Software
Camera
Battery Life
Summary: A very good phone all-around, amazing for the price, only let down by weak battery life.
4.35
  • http://www.live-craft.com/ Jonathan Alfonso

    Looking to replace my BlackBerry Bold 9000 with one of these. This BlackBerry definitely outlived it’s time, but it had to be one of my favorite phones ever. Looking forward to the Nexus 5 taking that spot :)

    • Brandon Watkins

      Haha wow black berry bold, I didn’t know people still had those. But I definitely agree that phone was an amazing phone.

      • http://www.live-craft.com/ Jonathan Alfonso

        Indeed :)

    • David G

      Not interested in the new BB phones to replace your old one?

      • http://www.live-craft.com/ Jonathan Alfonso

        I would love the Q10 but it’s too expensive and the Android sideload option does not support any apps which rely on Google’s services.

        • David G

          good to know.

      • Jesus

        Blackberry in this day and age? Ha!

  • xshaneyx

    Got my Nexus 5 a bit over a week ago to replace my old Nexus 4.
    Mostly great but I agree about the battery. It was only lasting til around tea-time the first 2 days, next day it lasted til late evening and the following day only lasted til tea-time. Then I had two days in a row where it lasted well over a full day and today, despite light usage it ran out early again.
    Way too unpredictable and I am considering swapping it for something else.

    • David G

      don’t give up so easily. the battery is just calibrating and it’s lifespan will increase as you use it until it finishes the break-in period. So honestly, the battery life is damn good, too many people judge it too quickly without using it long enough just so they can be “first” with their “insights”

    • Nicolas Ruiz

      Agree, when I started with my N5 I was upset about the battery life. But then I change the location settings, and the exchange interval from push to 1 hour… It changed my battery life from 8 hours to 16. Sometimes 16 with 20% left. But I do agree that it is inconsistent. Today after 9 hours and 20% I decided to recharge it… It has been the first day since I made the configuration changes so it’s not that bad, but I would like a better consistency.

  • http://www.techmansworld.com/ Michael Hazell

    Nexus 5 looks pretty good. I might look into getting one. Is there different models for the Nexus 5 or is it one size fits all, allowing you to use any carrier?

    • Sam Tran

      There’re only two models this time around: one for North America and one for everyone else. So with the exception of the kerfuffle with Verizon, the NA device will work fine across Sprint, AT&T, T-Mobile, etc. :)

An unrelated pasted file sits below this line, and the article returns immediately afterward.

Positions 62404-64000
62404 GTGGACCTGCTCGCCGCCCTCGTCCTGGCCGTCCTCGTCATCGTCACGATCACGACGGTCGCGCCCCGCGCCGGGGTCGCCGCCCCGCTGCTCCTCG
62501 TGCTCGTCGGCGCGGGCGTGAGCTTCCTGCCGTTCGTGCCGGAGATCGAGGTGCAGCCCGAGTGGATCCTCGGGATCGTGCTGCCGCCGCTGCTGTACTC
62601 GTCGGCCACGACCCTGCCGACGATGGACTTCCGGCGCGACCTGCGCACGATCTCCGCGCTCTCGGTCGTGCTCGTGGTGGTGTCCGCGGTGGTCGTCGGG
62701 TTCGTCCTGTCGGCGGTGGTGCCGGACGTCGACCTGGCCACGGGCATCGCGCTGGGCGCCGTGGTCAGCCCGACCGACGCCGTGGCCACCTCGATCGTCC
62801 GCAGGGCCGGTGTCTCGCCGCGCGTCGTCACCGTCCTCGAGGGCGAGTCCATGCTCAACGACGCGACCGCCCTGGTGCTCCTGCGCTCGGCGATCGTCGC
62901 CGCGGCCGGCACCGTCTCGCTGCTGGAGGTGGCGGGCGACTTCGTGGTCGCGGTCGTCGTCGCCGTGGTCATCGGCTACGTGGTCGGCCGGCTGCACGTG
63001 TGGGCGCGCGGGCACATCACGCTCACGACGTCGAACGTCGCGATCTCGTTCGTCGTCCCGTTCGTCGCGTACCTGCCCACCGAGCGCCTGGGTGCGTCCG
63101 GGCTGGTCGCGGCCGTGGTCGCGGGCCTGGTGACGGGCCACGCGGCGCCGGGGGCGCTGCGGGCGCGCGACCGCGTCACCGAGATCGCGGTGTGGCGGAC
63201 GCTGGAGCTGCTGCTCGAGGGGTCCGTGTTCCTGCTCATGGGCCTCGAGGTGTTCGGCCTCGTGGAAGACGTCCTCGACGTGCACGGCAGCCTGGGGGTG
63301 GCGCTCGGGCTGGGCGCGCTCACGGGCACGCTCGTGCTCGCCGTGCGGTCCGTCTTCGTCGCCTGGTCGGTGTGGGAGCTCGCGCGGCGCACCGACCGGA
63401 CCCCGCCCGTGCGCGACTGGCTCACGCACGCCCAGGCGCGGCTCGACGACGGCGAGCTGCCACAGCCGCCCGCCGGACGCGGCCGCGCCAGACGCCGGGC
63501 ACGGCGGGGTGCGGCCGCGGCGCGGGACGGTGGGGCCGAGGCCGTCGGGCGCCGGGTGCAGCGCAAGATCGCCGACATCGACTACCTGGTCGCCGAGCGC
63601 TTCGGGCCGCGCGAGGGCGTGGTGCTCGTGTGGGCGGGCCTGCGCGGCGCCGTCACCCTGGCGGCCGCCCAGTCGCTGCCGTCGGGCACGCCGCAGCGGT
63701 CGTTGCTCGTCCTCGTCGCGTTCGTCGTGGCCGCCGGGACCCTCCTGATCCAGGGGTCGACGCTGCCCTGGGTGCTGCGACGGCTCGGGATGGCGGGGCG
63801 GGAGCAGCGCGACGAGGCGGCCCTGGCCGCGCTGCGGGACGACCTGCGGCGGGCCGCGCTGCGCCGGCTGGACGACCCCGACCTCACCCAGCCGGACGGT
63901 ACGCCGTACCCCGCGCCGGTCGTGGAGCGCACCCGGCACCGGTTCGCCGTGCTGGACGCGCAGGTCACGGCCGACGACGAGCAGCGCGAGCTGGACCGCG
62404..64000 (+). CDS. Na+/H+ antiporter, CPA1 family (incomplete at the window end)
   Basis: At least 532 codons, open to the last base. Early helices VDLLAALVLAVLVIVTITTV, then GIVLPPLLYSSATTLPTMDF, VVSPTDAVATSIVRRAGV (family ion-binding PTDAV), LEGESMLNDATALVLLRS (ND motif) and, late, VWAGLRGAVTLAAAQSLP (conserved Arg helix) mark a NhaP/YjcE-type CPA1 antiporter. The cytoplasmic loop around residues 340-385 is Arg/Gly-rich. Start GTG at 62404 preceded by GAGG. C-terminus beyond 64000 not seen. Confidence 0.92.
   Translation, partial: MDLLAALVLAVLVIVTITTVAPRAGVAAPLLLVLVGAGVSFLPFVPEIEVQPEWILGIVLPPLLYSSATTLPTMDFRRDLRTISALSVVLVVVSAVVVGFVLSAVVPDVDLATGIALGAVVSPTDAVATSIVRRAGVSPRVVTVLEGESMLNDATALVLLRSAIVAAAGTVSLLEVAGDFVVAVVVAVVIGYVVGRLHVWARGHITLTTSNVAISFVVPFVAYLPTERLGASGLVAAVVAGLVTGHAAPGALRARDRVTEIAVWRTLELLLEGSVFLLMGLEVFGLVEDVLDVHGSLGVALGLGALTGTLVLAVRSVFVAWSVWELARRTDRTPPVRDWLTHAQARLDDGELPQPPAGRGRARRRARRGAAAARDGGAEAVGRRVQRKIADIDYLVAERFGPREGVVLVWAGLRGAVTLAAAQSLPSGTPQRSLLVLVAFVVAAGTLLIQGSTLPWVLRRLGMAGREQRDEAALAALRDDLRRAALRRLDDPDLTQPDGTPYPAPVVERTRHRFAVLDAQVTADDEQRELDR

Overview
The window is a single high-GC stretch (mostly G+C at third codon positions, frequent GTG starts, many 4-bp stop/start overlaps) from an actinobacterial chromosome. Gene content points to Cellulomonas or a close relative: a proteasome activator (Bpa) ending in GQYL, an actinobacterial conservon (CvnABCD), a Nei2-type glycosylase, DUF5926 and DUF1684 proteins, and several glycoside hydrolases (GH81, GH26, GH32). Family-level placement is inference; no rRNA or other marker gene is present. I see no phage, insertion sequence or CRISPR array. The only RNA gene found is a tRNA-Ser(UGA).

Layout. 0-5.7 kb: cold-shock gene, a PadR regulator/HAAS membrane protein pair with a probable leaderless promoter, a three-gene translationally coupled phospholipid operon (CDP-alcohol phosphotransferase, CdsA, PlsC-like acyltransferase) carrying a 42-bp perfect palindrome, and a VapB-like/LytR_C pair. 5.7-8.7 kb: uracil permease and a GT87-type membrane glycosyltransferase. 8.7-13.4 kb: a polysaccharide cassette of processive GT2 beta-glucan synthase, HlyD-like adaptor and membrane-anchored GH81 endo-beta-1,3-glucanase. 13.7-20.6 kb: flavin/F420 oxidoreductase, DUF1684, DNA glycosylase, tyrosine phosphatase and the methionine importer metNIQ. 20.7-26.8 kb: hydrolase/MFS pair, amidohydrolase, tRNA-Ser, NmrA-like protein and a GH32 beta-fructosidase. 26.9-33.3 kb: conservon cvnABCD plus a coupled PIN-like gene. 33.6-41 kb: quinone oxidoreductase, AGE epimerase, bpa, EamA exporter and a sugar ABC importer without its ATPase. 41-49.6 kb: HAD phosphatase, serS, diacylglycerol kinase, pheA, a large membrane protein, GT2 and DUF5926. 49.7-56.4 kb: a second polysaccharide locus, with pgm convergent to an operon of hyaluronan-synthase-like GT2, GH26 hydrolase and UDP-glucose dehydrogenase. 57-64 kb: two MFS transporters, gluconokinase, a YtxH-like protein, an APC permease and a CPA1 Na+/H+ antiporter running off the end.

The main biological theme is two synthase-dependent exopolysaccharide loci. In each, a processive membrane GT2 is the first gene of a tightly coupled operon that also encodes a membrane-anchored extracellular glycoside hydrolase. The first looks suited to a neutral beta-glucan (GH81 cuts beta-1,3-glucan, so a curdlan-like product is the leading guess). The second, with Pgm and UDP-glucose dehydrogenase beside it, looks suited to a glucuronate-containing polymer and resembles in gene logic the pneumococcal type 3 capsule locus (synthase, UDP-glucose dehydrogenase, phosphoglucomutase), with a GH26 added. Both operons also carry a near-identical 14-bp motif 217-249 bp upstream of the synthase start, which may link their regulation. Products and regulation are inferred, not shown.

• David G

      there are just two (technically 4) versions: 16GB and 32GB either white or black, aside from that they’re all good.

  • David G

    32GB Black N5 for me. No Regrets.

    • almo

      hell ya! best choice so far, wish chromebooks were this good

      • David G

        Chromebooks work great for what they were designed to be: a quick way to use the web while connected to the web. Anything other than basically an online-only “kiosk” type machine, and it falls on it’s face. So for those that need a computer that will run when even not on the web, either a real laptop with Windows, OSX, or Linux, or a 10 inch Android tablet with a dock (Asus Transformer) works better.

        • almo

          well if they just merge Android and Chrome OS and let people just use it however they want, i think they shouldn’t limit a starting OS and make it open like Android that way it progresses much faster and all options are there without limitations.

          • David G

            I get the reasoning why they made the chromebooks, but to me it seems like it’s competing against Android, as you can use a 10 inch android tablet with a keyboard and have the same kind of functionality and access to Google services in a device that isn’t as dependant on internet as the chromebook is. I feel maybe instead of making chrome os, they should’ve moved android onto those ARM chromebooks and make droidbooks.

          • jsebean

            I’d really like to see android and Chrome OS merge into awesomeness

  • Deviatomic

    My battery was dying rapidly the first few days as well, often within 3-4 hours, with Exchange Services on being responsible for almost 50% of that. I set my email account sync settings to, “Never” and now I’m averaging 12 on a charge.

  • Jesus

    Nexus 4 for me Jesus. No regregs.

  • Asator

    Did I miss something? You said you were going to cover the issue with the non-removable battery, but never did.